This was no aberration. Anthony Lake, nominated by Clinton to head the CIA in December 1996, withdrew in protest three months later. After Republican opponents had asked to examine all of his FBI background checks, going back to his service in the Nixon administration, Lake said he concluded there would be no end to the process. "Washington has gone haywire," he wrote in a scathing withdrawal letter to Clinton. He described the contemporary nomination as little more than a "political football in a game with constantly moving goal posts." The process, he said, is "nasty and brutish without being short."
Lake meant his letter as a wake-up call to official Washington. His nomination was not in danger of defeat, he said, but he could not abide the "political circus" any longer. Unfortunately, the impact of his protest soon faded. Bush's nominees may not face the kind of grueling scrutiny that goes along with an appointment to head the CIA, but they will soon be subject to a process that has become absurd in its length and misguided in its purpose.
Imagine this: You are a leader in your field. You are aggressively recruited to run a large corporation. The corporation's hiring committee tells you that it has chosen you after a nationwide search because it admires your vision of what the company can become. This is a job you've been seeking, so you're eager to start and you begin thinking about the kinds of people you'll need to recruit to make your vision a reality. But then the hiring committee says, "Oh, by the way, did we mention that all of your top personnel choices will have to be approved by a committee that includes some of your worst enemies, any one of whom can blackball any of your selections?" Who would be willing to run a company under those conditions? Who would be willing to be held accountable for its performance?
Yet that is precisely the situation that President Bush, like all modern American presidents, now faces. He has a far smaller margin in the Senate than Clinton had at the outset of his first term. The American people will hold Bush accountable for his leadership, but he will be operating in a system that routinely constrains his freedom to pick his management team. The original premise of the Framers of the Constitution -- that it's the Senate's job to "advise and consent" on presidential choices -- has been perverted by the "game" that Lake so aptly described.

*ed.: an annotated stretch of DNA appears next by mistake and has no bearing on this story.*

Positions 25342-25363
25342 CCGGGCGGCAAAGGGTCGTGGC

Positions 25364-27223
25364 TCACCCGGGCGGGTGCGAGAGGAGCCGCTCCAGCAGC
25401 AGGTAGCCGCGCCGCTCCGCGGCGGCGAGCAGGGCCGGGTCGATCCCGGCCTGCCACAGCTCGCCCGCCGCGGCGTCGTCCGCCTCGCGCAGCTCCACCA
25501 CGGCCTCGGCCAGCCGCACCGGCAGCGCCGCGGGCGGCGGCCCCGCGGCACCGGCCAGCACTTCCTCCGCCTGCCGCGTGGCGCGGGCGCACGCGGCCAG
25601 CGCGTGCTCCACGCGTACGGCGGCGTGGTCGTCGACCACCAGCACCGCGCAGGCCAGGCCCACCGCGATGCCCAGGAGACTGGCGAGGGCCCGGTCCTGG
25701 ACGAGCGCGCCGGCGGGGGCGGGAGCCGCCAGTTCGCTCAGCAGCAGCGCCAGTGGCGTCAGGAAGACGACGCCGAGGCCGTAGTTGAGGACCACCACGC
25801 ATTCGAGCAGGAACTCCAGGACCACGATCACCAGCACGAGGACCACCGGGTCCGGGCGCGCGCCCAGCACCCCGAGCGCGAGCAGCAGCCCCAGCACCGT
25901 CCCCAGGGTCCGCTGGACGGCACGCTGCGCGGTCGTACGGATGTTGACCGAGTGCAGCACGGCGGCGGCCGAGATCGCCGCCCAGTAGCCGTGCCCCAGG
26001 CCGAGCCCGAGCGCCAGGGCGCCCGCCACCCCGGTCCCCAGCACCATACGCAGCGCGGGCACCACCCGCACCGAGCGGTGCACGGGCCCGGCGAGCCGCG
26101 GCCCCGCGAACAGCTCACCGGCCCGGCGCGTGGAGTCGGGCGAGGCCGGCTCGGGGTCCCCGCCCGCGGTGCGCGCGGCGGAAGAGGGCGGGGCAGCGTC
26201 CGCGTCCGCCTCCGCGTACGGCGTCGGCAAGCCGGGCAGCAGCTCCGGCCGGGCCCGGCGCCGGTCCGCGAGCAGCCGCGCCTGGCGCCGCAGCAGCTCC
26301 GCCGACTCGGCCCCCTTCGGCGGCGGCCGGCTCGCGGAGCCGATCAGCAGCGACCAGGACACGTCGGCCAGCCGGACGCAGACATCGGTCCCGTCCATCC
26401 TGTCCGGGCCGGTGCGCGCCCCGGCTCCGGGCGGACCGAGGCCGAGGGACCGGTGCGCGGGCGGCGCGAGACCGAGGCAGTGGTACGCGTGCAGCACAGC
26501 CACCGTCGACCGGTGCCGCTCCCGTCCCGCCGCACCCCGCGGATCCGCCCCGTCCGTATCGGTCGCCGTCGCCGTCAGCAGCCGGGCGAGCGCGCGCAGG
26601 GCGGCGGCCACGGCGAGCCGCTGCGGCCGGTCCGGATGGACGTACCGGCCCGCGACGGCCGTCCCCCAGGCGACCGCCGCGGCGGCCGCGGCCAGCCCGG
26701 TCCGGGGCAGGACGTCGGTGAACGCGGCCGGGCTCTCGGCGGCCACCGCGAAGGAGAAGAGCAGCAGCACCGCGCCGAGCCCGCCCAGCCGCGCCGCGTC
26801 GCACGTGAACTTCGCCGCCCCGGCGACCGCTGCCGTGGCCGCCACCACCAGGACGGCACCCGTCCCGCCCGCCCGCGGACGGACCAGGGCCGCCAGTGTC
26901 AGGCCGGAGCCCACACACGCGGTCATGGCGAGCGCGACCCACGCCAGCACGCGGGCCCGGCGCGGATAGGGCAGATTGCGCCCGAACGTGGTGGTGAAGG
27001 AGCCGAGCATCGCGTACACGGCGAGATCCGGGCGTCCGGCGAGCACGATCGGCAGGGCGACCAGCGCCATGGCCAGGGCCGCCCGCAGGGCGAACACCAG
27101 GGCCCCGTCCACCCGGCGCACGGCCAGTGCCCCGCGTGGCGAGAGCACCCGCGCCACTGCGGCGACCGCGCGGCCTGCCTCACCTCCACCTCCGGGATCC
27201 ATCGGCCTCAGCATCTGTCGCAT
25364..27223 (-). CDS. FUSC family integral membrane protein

It is also undermining the character of government itself. A singular feature of the American political system is that elections provide fresh infusions of new blood for the body politic. Whatever cost this approach might impose in diminished professionalism and inconsistencies in administration, the theory goes, it is more than outweighed by the constant replenishment of energy and enthusiasm.
Perhaps that was once the case. But no longer. Today most presidential appointments offer little in the way of new blood. Instead, our government is now largely run by a governing class. A growing majority of appointees these days come from the Washington metropolitan area, especially from think tanks, congressional staffs, and special interest groups and trade associations. A joint study by Paul C. Light of the Brookings Institution and Virginia L. Thomas of the Heritage Foundation, conducted for the Presidential Appointee Initiative, found that 58 percent of nominees in the past three administrations were working inside the Beltway when they were chosen, double the percentage from 1933 to 1964.
It is past time to rebuild and reinvigorate the way that executive and judicial appointees are reviewed and confirmed. For too long we have turned away from the excesses of the appointment process, accepting them as the inevitabilities of high-stakes politics. The Senate must take a hard look at these irrational procedures to see what is now so obvious: They are more cumbersome, more contentious, more repellent to talented Americans, and more distant from the purposes of good government than they have ever been. All of us, not just those nominees who have lost their patience or their reputations, are their victims. G. Calvin Mackenzie is professor of American government at Colby College and an adviser to the Presidential Appointee Initiative of the Brookings Institution.